Wednesday, January 7, 2009

Plato's Cave

In the book The Republic, Plato tells the story of prisoners of war that were held captive in a cave for such a long period of time, they could not remember their lives before their captivity. These men were forced to face the back of the cave wall for decades, while a fire burned behind them for illumination. The only objects that the prisoners could ever see were the cave wall, their own shadows and the shadows of the beasts guarding them. This was both terrifying and paralyzing for the men.

One day, one of the men found the courage to look back at the fire and the beast guarding them. What he found were ordinary men guarding over them. The guards had cut-outs of monsters and projected the shadows to the back of the cave where the prisoners were held. This was the easiest and most effective way for the guards to control the prisoners.

The knowing prisoner found an opportunity to escape the cave and did so as soon as he could. When the free man stepped out the cave, he could not believe his eyes. The sun, that he now remembered, was much brighter than the cave fire. He smelled the flowers, remembering their scent from his youth. The free man watched as people went about their daily lives, remembering his life before captivity.

The free man was overwhelmed with the joy of remembering his former life, his real life. The free man wanted to free his fellow prisoners as soon as he could and planned his quest. The next day at an opportune time the free man made his way back to the cave. When he found the guards away from their posts, the free man sprang into action. Running to his fellow prisoners and telling them of everything he discovered to be real, both inside and outside the cave. He told his friends of the cut-out monsters that terrified them. About the sun outside the cave that was much brighter than the fire that illuminated the cave. The free man told his friends about all the wonderful things he had discovered again in his new found freedom.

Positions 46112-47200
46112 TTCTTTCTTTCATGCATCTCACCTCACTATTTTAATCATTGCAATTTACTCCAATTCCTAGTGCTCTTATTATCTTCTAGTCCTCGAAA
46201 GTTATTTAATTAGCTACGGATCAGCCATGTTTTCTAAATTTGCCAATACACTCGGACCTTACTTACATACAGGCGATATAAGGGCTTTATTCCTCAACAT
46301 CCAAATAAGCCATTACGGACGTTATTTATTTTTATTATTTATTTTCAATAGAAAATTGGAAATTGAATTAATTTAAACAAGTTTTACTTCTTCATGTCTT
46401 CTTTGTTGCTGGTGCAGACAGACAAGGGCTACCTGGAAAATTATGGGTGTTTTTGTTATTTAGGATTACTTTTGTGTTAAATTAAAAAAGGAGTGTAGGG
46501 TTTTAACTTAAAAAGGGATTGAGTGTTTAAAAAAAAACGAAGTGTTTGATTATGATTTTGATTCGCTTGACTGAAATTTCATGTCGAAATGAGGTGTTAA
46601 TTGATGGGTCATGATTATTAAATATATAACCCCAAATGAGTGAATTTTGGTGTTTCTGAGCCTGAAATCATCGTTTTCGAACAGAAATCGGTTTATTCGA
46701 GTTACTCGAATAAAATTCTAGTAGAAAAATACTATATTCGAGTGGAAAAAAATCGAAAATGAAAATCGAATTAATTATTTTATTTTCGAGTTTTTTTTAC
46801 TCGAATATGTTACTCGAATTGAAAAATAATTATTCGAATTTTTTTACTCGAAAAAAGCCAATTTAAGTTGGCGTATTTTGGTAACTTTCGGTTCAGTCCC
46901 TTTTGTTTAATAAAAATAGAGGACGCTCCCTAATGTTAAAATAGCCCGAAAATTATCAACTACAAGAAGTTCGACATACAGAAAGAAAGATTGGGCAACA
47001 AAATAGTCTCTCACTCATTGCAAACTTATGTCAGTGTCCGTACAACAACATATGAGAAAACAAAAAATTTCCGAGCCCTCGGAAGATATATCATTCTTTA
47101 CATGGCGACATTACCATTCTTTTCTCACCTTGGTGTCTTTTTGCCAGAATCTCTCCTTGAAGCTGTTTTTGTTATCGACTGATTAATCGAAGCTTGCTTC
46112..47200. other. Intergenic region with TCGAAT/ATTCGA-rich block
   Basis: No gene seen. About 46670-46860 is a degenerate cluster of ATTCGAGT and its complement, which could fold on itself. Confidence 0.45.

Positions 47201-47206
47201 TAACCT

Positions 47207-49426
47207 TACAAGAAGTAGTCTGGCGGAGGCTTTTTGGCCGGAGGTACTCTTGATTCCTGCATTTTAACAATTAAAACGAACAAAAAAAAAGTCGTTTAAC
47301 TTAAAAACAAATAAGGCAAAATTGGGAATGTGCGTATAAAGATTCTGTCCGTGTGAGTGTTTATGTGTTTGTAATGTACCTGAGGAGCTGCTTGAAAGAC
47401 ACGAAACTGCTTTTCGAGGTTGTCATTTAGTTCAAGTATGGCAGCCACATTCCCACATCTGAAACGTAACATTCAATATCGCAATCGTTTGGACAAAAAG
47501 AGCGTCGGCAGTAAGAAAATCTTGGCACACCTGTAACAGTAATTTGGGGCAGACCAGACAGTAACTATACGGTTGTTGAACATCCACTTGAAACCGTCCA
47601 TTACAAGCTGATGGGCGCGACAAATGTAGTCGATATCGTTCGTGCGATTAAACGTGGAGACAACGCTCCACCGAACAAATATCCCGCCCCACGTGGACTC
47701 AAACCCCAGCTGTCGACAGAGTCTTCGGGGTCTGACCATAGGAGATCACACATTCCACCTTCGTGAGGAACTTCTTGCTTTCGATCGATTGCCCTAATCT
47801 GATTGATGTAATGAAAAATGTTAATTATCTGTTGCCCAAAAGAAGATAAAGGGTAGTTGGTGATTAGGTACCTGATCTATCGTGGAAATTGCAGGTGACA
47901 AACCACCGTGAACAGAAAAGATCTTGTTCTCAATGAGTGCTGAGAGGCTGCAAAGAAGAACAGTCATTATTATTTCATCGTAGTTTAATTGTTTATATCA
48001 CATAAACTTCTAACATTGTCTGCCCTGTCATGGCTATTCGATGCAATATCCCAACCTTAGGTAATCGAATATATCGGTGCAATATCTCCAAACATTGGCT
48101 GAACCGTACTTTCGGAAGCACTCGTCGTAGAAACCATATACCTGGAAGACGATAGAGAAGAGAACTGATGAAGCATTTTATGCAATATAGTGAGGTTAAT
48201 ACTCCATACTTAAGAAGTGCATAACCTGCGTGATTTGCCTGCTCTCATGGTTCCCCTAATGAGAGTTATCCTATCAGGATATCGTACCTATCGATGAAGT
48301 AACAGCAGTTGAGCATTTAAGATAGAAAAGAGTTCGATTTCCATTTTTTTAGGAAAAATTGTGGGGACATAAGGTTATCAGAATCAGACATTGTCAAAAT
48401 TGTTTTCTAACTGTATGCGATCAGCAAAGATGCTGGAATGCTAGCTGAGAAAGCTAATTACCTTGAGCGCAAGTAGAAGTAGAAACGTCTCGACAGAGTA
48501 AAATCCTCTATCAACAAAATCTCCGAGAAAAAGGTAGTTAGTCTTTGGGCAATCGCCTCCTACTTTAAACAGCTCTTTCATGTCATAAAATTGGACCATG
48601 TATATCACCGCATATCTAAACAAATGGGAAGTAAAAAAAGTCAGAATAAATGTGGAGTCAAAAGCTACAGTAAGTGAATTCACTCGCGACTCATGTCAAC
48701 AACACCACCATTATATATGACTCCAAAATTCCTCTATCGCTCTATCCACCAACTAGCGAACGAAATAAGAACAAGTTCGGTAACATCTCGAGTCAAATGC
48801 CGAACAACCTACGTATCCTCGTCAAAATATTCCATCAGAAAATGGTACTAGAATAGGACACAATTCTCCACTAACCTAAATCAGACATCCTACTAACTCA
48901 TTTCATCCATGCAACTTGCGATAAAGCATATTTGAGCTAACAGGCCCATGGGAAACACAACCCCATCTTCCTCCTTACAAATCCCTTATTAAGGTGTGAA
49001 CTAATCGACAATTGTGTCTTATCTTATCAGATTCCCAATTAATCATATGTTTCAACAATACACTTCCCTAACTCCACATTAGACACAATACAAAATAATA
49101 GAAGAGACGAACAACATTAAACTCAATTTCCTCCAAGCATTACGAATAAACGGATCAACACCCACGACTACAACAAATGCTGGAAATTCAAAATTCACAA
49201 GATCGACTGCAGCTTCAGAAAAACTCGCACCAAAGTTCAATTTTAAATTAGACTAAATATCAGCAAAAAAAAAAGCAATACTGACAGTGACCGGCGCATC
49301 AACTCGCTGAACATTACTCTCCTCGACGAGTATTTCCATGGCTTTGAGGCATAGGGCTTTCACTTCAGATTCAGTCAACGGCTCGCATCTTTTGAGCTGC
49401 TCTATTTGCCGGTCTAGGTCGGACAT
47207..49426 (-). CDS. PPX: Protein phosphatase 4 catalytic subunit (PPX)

After hearing everything the free man had to say, the prisoners showed disbelief, mockery, and hatred toward the free man. They thought, how could this man know better than they did? How dare the man pretend to know more than they did.

The free man left the prisoners in the cave and walked back out into his freedom.

In today's world, we are allowed to walk anywhere we want to inside the cave, its encouraged. The cut-out monsters are projected on every wall, floor and ceiling as well. Our scary shadows come from the same place that lights our cave. TV, Radio, Internet, Newspaper etc.. Once we free ourselves from the Maya (Illusion) we can walk back outside the cave and remember who we truly are, again. The first step for the free man was to recognize the Maya. The second step was to understand who he was not. The third step was to understand who he was, to "Know Thyself."

As far as us going back into the cave to save our fellow prisoners...the Illusion is slowly fading away. Many will cling onto, "the good old days." Cling onto the projections of shadows that were on their cave walls. Others will finally leave the cave and find a sun brighter than the cave fire and a SELF greater than they could have imagined.


  1. People feel comfortable clinging. Who likes to stand on his or her own two feet, I wonder.

  2. Hi Hermster, I share your view, in our 'modern society' we're continously encouraged to look at the shadows instead of breaking our chains. Fortunately there's also an increasing number of people waking up of this dream. Here's a good video about the cave's myth

  3. Reading your story I couldn’t stop myself thinking that the shadows on the walls are just like the TVs in our living rooms. All you can see is monsters and destruction, doom and gloom.
    Great post!

  4. Thank you Buddha, your spot on understanding those shadows.

  5. Yes,this post made me realize that infact we are like those cave prisoners unaware of the fact that world is more beautiful than our imagination. Inspiring post.



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